Crypto Inc is illegal now
The U.S. government seems to have decided to kill the crypto ecosystem.
Why it matters: For over a decade, crypto was allowed to be given the benefit of the doubt. But those days are over.
The big picture: Crypto has, on its face, never been entirely aboveboard. Indeed, the initial dream, of creating a digital currency that could and should replace the U.S. dollar, seemed to be illegal from day one.
- The FBI explicitly said more than a decade ago that “it is a violation of federal law for individuals … to create private coin or currency systems to compete with the official coinage and currency of the United States.”
Yes, but: Bitcoin users and companies largely escaped prosecution unless they used their crypto in furtherance of other crimes, like extortion or theft or money laundering.
Between the lines: A lot of rich and powerful people were convinced that blockchain technology would prove to be just as revolutionary as the internet, and that it would be ludicrous for crypto to be illegal in the country that's home to Silicon Valley and most technological breakthroughs of recent decades.
- Authorities held back on a broad crypto crackdown as the industry developed. Coinbase was allowed to go public, crypto bank Silvergate was regulated by the Federal Reserve, and Congress perennially mulled bills that would regulate the industry and give it (or at least certain companies) the government's formal stamp of approval.
Be smart: Other companies, from Uber to Citigroup, have also benefited from being allowed to remain in operation pending a change in the law. As SEC chair Gary Gensler puts it, crypto companies made a similar "calculated economic decision."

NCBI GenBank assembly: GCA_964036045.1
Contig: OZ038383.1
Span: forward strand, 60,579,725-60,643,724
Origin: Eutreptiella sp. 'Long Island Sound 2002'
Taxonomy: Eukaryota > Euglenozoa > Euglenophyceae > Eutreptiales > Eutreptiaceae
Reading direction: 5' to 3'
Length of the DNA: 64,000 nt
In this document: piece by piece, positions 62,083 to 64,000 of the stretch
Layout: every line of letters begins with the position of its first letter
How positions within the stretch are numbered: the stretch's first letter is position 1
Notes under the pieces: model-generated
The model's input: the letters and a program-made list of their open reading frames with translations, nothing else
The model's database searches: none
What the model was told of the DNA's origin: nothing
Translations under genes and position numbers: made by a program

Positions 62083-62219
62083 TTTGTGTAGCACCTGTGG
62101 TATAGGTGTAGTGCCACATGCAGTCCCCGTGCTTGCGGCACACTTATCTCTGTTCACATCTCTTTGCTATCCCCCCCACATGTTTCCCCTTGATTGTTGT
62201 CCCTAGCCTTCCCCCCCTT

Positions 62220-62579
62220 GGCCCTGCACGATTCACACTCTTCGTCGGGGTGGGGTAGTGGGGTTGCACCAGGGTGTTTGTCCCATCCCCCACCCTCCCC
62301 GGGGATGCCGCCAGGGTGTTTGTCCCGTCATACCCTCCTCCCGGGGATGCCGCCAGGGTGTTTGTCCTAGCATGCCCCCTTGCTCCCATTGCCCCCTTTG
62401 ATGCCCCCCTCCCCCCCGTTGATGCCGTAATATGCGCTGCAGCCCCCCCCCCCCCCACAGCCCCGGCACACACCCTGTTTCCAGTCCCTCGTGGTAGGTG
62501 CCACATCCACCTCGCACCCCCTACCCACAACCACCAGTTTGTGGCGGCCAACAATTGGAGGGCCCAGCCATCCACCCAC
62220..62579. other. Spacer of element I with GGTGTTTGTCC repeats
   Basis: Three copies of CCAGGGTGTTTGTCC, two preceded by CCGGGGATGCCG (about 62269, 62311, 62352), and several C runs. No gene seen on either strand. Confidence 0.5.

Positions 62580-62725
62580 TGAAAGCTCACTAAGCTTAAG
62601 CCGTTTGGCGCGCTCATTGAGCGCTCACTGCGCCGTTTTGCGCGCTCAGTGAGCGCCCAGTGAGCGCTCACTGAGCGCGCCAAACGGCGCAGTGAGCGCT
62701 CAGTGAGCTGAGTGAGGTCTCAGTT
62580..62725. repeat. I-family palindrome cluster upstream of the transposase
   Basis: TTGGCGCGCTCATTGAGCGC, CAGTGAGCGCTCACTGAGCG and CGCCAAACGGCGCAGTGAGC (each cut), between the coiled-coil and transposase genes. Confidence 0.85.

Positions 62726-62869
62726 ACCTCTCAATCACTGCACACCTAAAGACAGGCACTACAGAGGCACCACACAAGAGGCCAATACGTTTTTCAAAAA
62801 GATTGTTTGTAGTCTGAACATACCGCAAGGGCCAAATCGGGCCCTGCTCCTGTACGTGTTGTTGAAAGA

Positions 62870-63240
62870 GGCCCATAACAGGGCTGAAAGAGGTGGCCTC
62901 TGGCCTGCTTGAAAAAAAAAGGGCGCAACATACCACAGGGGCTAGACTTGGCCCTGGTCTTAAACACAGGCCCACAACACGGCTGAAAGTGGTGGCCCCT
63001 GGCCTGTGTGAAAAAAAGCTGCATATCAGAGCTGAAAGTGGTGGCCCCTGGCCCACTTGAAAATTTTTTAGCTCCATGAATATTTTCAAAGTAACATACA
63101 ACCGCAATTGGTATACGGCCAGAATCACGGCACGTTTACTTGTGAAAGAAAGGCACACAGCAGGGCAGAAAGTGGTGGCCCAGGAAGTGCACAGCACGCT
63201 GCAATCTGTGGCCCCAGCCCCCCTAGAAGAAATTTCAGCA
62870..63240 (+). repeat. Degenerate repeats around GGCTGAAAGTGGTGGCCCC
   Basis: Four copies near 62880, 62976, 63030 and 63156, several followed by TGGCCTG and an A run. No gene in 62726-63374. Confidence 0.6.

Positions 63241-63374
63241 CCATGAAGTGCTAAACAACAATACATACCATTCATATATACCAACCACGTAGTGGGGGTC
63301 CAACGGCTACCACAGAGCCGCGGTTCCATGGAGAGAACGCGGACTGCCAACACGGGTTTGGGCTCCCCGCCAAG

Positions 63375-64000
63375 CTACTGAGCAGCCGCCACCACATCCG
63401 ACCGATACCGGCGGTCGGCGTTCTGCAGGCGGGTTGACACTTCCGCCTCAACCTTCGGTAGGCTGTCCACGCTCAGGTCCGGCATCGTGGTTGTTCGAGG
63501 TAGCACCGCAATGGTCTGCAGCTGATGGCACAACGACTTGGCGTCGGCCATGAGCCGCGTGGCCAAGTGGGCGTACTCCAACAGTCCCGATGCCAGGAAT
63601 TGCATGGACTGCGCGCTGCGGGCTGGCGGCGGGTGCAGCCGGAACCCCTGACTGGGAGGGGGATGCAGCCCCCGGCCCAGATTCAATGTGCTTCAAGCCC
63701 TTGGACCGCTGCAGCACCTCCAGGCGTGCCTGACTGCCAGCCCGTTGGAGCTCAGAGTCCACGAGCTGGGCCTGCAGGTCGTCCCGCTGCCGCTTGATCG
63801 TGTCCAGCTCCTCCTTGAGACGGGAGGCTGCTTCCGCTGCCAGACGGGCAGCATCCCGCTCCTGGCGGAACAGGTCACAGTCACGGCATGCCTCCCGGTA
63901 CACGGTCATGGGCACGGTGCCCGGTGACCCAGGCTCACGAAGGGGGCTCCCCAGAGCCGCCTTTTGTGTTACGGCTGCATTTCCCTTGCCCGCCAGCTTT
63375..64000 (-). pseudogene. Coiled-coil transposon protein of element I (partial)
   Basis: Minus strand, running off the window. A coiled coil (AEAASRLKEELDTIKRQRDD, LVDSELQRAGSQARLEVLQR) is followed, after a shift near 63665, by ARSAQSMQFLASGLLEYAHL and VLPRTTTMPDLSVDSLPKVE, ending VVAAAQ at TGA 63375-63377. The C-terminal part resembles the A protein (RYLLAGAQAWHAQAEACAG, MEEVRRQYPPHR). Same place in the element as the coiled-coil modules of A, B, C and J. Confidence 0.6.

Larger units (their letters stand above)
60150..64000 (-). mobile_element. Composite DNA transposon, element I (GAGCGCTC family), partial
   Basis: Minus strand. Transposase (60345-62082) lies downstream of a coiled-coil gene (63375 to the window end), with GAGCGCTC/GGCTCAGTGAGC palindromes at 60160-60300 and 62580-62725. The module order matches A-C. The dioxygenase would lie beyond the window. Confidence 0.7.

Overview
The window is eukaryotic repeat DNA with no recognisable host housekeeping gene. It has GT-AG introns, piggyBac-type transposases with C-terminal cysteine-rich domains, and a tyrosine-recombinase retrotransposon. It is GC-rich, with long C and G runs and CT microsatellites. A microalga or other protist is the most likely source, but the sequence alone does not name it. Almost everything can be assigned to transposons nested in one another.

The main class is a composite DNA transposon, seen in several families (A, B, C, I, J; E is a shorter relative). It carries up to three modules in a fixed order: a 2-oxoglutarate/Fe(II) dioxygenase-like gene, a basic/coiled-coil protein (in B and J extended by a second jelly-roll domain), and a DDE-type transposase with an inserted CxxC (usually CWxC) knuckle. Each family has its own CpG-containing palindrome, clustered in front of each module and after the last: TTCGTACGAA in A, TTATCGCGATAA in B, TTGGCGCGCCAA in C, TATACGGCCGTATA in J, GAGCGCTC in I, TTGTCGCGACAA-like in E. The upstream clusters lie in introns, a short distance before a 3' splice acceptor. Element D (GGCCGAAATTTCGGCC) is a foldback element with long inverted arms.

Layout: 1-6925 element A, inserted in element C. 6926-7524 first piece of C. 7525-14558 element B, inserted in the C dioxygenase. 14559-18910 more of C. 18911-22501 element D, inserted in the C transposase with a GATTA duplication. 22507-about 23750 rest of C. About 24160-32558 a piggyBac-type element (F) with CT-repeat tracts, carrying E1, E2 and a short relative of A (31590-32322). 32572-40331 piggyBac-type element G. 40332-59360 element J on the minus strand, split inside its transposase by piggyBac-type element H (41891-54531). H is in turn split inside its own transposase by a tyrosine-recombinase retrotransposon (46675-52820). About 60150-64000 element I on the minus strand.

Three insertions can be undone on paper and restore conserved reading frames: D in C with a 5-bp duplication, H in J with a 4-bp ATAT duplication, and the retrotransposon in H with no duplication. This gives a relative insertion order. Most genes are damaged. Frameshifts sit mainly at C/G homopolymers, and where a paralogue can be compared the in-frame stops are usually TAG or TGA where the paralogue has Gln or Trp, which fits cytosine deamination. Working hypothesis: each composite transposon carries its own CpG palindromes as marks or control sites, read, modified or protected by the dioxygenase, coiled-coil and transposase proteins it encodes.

- "Ask for forgiveness rather than permission" is a very common strategy in industries where first-mover advantage can be worth billions.
What happened: The implosion of FTX obliterated any hope that Congress would pass legislation that would retroactively legitimize the crypto industry.
- Once that was clear, an SEC crackdown on crypto scofflaws was only a matter of time.
What they're saying: "The overriding goal of policymakers should be to keep crypto systemically irrelevant," wrote business professors Stephen Cecchetti and Kim Schoenholtz after FTX collapsed.
- "Rather than creating a new legal and regulatory framework that legitimizes crypto, we should simply let it burn."
The bottom line: The crypto industry is burning down, and the SEC is pouring gasoline on the fire. Congress seems to be perfectly happy to stand alongside crypto skeptics and watch the fire burn.